Typically, on days that I don’t walk to Bagnoregio for groceries (aka my cardio workout), I practice yoga on the stone floor of Il Nuovo. In lieu of today’s practice, I showed up at Tony’s in the late morning to assist him in preparing a meal for four Americans from Lynchburg, Virginia — two are visiting homeowners and the others, their guests.
As I have many times during the past week, I once again challenged myself to define Civitonici. This couple has owned a home in Civita for 15 years, which they visit a couple of times each year; while they’re away, they lend their home to friends or rent it out — as do most Italians and other Europeans who own homes here. What is different, of course, is that these are Americans.
The Lynchburg Four are indeed connected with Civita, with Astra and Tony, and with the other Civitonici, including the Rocchi family, (“We need to get us some of that Rocchi red! Can you get Sandro on the phone and have him deliver it tonight?” Frank called to Tony as soon as they entered.) However, I had a difficult time answering that question in the affirmative because they are in every way –language, culture, accent, lifestyle– not the same as other residents I’ve met so far. Throughout lunch mi chiedo: are they really Civitonici?
Today also marks the brief return of Ilaria and Bernardo, here for two days from Rome as Ilaria, a landscape architect, consults with Luca at his giardino. I felt thrilled to receive her email asking to have dinner together, which is the first instance of a non-NIAUSI member –and non-American– seeking me out in Civita. I realized that the reason it felt so good was that this is exactly what Civitonici do when they discover that they’ve both dropped into town at the same time.
After nearly five hours of preparation, eating, and dishwashing, our Lynchburg lunch wiped out most of my afternoon writing time; the gentle buzz from Tony’s supply of delicious Rocchi wine didn’t help, either. I stepped out to fare una passagiata to clear my head, circling vicino Josè’s empty house e dopo I stood by the high wall near the Marchesa’s palazzo to take a little sun. Ever in search of a comfortable seat amongst all this stone, I walked back through Via Mercatello with a nod to Maria, who attempted to wave me and a few tourists into her famous garden for a Euro.
I looked with new eyes upon the gate that Fabrizio and I scaled as I continued out Civita’s back road where I found a fantastic outcropping upon which to sit, write, and reflect. There had not been formal introductions when the Lynchburgers arrived, and I noticed that they didn’t speak to me at first, which initially had me feeling slighted; however, I learned that they simply weren’t sure if I spoke any English, since I had greeted them in Italian. Similarly, when I answered Tony’s phone during lunch with, “Pronto?”a visiting NIAUSI member who was calling to announce her arrival in Lo Studio assumed I was Italian, and stuttered a request to speak in English.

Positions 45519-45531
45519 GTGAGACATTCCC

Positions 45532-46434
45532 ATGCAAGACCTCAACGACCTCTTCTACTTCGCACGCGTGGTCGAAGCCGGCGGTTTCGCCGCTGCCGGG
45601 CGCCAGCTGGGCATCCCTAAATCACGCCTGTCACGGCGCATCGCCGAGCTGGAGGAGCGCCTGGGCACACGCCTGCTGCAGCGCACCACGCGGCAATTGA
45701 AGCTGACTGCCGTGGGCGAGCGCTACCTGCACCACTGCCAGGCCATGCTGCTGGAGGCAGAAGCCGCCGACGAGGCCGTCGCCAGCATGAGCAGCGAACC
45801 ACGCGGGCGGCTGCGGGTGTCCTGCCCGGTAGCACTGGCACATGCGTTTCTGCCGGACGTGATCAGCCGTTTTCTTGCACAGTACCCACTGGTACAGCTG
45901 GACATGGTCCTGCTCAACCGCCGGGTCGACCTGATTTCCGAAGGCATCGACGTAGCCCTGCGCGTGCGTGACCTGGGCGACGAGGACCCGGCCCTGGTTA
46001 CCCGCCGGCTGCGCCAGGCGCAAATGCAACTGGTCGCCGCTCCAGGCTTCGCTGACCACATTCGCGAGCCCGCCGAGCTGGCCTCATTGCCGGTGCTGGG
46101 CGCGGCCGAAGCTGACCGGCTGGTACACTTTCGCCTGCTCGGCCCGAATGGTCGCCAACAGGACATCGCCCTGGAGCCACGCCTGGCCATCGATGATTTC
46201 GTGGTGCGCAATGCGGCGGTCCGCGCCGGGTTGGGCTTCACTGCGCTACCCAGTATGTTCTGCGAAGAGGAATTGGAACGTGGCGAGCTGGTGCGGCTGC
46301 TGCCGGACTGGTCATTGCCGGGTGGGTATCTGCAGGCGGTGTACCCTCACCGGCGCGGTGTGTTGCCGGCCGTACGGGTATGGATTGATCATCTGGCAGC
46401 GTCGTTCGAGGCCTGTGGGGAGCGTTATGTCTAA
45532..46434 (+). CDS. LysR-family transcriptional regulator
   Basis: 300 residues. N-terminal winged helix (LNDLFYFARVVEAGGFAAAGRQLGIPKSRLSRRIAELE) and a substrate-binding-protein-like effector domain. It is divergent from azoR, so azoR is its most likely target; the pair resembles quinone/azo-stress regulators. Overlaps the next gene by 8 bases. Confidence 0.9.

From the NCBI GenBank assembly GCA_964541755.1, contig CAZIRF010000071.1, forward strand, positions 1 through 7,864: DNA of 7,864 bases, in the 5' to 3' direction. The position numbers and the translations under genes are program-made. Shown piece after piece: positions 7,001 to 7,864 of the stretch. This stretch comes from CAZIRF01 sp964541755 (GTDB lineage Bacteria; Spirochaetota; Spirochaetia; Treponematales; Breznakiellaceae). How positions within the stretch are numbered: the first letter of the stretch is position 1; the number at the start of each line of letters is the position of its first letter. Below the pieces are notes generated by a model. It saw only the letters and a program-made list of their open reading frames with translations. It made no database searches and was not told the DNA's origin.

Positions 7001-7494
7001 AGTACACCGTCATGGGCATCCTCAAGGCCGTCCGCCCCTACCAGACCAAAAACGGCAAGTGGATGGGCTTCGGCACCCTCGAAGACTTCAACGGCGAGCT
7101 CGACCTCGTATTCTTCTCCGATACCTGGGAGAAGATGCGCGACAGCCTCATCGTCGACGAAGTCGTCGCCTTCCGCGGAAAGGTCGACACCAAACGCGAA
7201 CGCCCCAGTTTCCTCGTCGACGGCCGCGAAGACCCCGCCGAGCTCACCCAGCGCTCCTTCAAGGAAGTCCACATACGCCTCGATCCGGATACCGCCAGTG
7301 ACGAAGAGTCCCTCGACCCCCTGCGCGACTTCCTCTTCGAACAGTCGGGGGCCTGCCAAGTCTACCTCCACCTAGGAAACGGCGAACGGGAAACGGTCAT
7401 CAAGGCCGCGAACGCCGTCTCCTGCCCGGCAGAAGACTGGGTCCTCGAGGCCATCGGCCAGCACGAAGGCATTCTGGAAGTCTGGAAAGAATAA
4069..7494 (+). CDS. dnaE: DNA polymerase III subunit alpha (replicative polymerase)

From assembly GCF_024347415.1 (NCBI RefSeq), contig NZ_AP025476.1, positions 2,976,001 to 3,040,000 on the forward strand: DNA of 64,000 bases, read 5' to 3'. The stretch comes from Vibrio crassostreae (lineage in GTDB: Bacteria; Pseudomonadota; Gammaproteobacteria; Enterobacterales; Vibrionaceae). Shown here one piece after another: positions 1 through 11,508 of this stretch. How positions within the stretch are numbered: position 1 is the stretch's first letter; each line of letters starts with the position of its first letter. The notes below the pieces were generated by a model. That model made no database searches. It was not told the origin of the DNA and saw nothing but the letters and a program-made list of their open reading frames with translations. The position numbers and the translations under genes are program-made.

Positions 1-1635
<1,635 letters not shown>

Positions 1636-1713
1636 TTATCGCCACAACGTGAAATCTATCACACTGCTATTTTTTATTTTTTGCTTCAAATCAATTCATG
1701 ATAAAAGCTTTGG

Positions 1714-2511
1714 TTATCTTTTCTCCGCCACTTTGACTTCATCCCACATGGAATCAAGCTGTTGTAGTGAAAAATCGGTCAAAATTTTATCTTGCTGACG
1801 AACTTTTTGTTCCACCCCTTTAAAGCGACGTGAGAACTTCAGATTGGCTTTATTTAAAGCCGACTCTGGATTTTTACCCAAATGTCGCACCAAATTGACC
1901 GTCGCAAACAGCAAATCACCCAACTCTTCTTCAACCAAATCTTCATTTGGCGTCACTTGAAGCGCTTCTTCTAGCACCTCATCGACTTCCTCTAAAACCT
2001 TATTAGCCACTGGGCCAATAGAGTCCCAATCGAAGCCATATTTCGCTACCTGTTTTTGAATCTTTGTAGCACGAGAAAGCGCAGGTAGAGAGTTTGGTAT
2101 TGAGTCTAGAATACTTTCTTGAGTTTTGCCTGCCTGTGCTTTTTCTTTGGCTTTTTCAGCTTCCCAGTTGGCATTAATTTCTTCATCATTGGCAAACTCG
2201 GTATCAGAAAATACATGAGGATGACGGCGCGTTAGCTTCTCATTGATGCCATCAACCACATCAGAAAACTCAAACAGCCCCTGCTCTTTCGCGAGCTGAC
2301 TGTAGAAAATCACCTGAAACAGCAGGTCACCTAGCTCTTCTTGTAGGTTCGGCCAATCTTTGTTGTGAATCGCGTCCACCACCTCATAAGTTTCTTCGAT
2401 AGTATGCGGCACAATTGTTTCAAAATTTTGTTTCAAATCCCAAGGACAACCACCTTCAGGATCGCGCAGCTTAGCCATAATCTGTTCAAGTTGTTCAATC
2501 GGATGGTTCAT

Enjoying the breeze from atop my sunny stone, I had a proud, private laugh: how great does it feel to have people assume first that I am Italian — and have the Italians so quickly welcome me into their lives? How lovely is it that I have begun to explore the secrets behind many of the seemingly closed doors –and garden gates– here?
As I scribbled several lines, I wasn’t at all surprised to watch several couples walk down near me, snap a few photos of the valley, and turn around, missing the discovery of Mary of the Incarcerated and the tunnel that runs underneath the city.
That’s when I began to consider what my presence in Civita will be like over time; what role will I play here? Will I be missed in my absence and greeted warmly when I return? How will I leave my own physical layer? I began to envision future dinners that I would host downstairs in the campo or coffee dates with Josè, Maria, Marcella, Gaia, and Bernardo. I pictured long-awaited hugs and wine-fueled conversations in Italian, Tony’s opera playing in the background. I began to think about other projects I could conduct here that involve food and storytelling…
Those thoughts brought me back to the arrival of the Lynchburg Four and Frank’s commented pleasure at hearing Sandro the Tractor Man say “Good morning,” in English — for the first time ever. We all have an effect on each other, a layering of influence over time. That brought to mind my primary goal in this fellowship, which is to begin a experiential dialogue between Civita and people throughout the world — to bring faraway layers closer together through a personal exploration of built forms, people, nature, food, weather, language and time.
For me, that goal grows ever stronger. When I bring readers along on my daily journeys, I hope to inspire them to experience Civita on their own someday. Primed with a deeper understanding of what they can discover here, I hope to open a door to adventures far richer than buying a bottle of limoncello or a bag of pasta before turning to leave…and missing all of the good stuff.
When I return each year –which I already plan to do– I hope to see one layer of my legacy come to fruition: as I sun myself on what is now my favorite rock, I hope to watch more and more people pass by without stopping, inspired by my book to find Mary and the tunnel below for themselves.
Perhaps 15 years hence, people might even consider me Civitonici.